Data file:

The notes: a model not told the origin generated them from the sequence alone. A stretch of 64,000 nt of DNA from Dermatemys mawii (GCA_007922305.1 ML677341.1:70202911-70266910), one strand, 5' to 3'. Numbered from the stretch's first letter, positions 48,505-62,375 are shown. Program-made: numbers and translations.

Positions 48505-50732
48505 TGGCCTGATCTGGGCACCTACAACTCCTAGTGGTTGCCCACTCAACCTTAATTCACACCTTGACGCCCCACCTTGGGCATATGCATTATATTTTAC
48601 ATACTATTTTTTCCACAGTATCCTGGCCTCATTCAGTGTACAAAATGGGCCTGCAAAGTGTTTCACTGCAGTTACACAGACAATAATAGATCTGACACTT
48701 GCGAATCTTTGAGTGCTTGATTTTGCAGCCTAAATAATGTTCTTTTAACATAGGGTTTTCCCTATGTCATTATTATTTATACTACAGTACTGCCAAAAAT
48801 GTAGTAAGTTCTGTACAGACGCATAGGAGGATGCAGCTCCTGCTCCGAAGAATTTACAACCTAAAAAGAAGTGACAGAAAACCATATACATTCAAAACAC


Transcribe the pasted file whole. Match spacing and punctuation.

The notes: a model not told the origin generated them from the sequence alone. A stretch of 64,000 nt of DNA from Dermatemys mawii (GCA_007922305.1 ML677341.1:70202911-70266910), one strand, 5' to 3'. Numbered from the stretch's first letter, positions 48,505-62,375 are shown. Program-made: numbers and translations.

Positions 48505-50732
48505 TGGCCTGATCTGGGCACCTACAACTCCTAGTGGTTGCCCACTCAACCTTAATTCACACCTTGACGCCCCACCTTGGGCATATGCATTATATTTTAC
48601 ATACTATTTTTTCCACAGTATCCTGGCCTCATTCAGTGTACAAAATGGGCCTGCAAAGTGTTTCACTGCAGTTACACAGACAATAATAGATCTGACACTT
48701 GCGAATCTTTGAGTGCTTGATTTTGCAGCCTAAATAATGTTCTTTTAACATAGGGTTTTCCCTATGTCATTATTATTTATACTACAGTACTGCCAAAAAT
48801 GTAGTAAGTTCTGTACAGACGCATAGGAGGATGCAGCTCCTGCTCCGAAGAATTTACAACCTAAAAAGAAGTGACAGAAAACCATATACATTCAAAACAC